Lofts to get faster Internet

The University is signing on to a new AT’T service to provide cable TV, Internet and home telephone at the Calhoun Lofts, AT’T spokesman Dan Feldstein said.

The Calhoun Lofts, which began construction last fall, will be marketed toward graduate and professional students after completion in summer 2009.

UH President Renu Khator signed a deal this spring although contract negotiations will be finalized within a week, Diane Murphy, associate vice president of Student Affairs, said.

U-verse, introduced to the Houston area in November 2006, has several advantages over what other residence halls at UH currently offer, Javier Hidalgo, residential life and housing director of operations, said.

"The group that we are targeting for Calhoun Lofts is graduate students, so there is a high need for technology when it comes to research and the type of tools that they need," said Hidalgo. "We are constantly looking for ways to improve the services to our students and this might work as a paradigm to offer the same thing everywhere."

The demand for service came from researching offerings from local real-estate locations, such as apartments, which are the biggest competition for residence halls, Murphy said.

U100 will include 100 channels and a broadband Internet connection. Extra channels, including on-demand programming and faster Internet speeds, will also be available.

In addition to the basic Internet speed of 1.5 megabits per second at Calhoun Lofts, U-verse will allow peer-to-peer and torrent connections.

Students residing in other residence halls said Internet connections are slow and downloading large files takes a long time.

"It took me over four hours to download OpenOffice, a free version of Microsoft Office through their Web site," said computer science sophomore Nick Prescott, who resides in the Quadrangle. "If I had been able to download it through a torrent site, the download wouldn’t have taken more than one hour."

Peer-to-peer connections with outside networks are not allowed in the residence halls because they create a security problem, Hidalgo said.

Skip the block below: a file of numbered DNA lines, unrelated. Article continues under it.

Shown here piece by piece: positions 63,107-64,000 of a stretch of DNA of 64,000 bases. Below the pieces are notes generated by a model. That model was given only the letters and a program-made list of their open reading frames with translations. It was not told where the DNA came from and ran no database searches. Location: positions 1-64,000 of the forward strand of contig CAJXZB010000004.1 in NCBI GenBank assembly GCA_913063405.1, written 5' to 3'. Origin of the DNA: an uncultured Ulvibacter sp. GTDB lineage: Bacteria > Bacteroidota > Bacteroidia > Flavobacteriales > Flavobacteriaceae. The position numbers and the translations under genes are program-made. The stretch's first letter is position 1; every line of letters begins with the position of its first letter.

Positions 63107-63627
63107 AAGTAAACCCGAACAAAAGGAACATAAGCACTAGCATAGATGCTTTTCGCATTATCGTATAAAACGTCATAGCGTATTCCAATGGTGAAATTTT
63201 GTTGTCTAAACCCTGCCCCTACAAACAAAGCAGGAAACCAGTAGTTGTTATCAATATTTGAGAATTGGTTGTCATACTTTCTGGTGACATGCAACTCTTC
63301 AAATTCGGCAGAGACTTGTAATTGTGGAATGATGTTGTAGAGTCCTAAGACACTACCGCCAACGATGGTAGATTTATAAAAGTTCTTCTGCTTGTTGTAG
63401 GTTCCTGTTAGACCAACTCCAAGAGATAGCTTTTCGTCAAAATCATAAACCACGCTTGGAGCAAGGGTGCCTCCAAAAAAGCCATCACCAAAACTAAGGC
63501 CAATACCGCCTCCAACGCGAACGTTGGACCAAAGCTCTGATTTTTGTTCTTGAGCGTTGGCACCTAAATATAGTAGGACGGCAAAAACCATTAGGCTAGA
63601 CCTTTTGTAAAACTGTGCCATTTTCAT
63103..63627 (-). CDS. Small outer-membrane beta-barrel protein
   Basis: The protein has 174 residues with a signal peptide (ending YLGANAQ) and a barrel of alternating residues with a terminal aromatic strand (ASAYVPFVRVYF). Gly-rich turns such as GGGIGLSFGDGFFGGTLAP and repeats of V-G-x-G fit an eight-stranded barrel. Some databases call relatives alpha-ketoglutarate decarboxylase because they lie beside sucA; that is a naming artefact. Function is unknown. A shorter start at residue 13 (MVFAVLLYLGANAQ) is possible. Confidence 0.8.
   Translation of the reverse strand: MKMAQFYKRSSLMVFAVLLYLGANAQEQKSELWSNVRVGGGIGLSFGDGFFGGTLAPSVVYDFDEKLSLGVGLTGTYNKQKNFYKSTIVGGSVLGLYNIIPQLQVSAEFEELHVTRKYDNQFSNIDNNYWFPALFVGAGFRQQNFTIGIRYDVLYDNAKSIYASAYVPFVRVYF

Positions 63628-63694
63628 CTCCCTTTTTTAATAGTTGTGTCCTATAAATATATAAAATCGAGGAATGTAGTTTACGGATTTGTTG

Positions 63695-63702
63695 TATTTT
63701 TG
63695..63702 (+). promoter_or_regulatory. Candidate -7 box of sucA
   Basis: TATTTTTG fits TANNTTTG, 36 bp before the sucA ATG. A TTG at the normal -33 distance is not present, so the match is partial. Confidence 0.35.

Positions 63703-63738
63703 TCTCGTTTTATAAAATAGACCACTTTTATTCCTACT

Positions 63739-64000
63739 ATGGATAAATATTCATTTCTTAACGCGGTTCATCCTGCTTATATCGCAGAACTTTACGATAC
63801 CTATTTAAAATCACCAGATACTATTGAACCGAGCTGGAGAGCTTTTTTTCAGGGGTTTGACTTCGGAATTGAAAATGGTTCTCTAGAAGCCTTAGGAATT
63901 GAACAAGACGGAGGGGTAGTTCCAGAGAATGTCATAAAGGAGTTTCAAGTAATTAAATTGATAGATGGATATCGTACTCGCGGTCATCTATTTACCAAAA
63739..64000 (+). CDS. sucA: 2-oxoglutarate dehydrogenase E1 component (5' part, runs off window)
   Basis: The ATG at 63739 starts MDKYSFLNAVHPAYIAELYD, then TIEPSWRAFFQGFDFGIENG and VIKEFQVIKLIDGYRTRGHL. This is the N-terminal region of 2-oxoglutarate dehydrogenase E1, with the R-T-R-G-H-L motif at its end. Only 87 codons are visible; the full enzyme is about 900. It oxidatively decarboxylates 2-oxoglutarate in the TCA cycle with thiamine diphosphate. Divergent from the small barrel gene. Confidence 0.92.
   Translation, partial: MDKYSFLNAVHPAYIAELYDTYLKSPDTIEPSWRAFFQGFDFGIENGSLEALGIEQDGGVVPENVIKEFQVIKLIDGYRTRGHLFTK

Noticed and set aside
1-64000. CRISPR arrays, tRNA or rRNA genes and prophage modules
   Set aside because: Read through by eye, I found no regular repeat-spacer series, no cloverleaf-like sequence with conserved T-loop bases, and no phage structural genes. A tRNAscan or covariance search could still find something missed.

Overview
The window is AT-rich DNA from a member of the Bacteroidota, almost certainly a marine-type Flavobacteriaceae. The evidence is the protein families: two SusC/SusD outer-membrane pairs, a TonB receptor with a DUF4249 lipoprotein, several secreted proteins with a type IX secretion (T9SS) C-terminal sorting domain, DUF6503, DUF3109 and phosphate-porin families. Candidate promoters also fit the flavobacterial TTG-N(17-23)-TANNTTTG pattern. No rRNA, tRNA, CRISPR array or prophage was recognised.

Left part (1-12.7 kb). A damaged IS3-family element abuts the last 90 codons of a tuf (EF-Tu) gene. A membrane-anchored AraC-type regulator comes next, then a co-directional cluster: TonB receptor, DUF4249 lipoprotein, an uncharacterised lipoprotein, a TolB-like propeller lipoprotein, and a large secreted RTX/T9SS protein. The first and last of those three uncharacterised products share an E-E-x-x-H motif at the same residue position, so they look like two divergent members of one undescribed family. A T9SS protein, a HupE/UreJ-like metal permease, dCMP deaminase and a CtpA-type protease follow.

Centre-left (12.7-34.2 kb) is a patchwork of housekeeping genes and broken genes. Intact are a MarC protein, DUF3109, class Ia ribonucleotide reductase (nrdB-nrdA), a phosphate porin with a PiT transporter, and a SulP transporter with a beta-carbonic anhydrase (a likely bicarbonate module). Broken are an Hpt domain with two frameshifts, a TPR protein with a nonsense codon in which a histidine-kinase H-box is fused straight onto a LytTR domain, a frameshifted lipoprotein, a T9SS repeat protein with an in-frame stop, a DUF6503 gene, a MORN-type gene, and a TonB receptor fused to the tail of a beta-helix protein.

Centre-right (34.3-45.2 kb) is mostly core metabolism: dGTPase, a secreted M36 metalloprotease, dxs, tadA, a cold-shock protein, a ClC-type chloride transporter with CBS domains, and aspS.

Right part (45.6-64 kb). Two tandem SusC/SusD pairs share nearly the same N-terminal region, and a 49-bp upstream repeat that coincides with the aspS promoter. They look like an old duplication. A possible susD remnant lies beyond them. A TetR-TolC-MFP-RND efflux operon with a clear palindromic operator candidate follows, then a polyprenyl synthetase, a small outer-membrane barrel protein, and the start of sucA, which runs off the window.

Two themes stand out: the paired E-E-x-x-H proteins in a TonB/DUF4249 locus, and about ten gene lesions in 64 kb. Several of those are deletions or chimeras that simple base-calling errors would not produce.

"They open a path that somebody else could utilize for a security breach," he said.

These connections also use up a large amount of bandwidth and can be used for illegally exchanging copyrighted material, which would be very difficult for UH to control, Hidalgo said.

The basic package of U-verse, U100, will be included in every room and will include a digital video recorder box and wireless Internet router-features currently not available in the other residence halls, Hidalgo said.

"The difference (with) this service is that it’s all integrated and interactive," Feldstein said. "With U-verse, if you are at work or in class and you realize you forgot to record something, you can go on a Web site and program your DVR back at the dorm from your PC (or cell phone with Internet access). If you want that extra service, then you set up your own account with AT’T and pay the difference." said Feldstein.

AT’T will bring in their own equipment and support, so UH will not need to add extra staff, avoiding raised operating costs, said Randy Hotz, residential life and housing systems manager.

Hidalgo said all residence halls may need to be rewired, which could take several years.

"Before we provide this service to the other residence halls, (AT’T will) have to prove themselves first through good service and a fair price," said Hotz.

For any new contracts, the University would need the UH System Board of Regents’ approval and then have companies bid competitively to obtain a contract.

"Any expansion will go out for bidding again, and AT’T might not get the contract on that," said Murphy.

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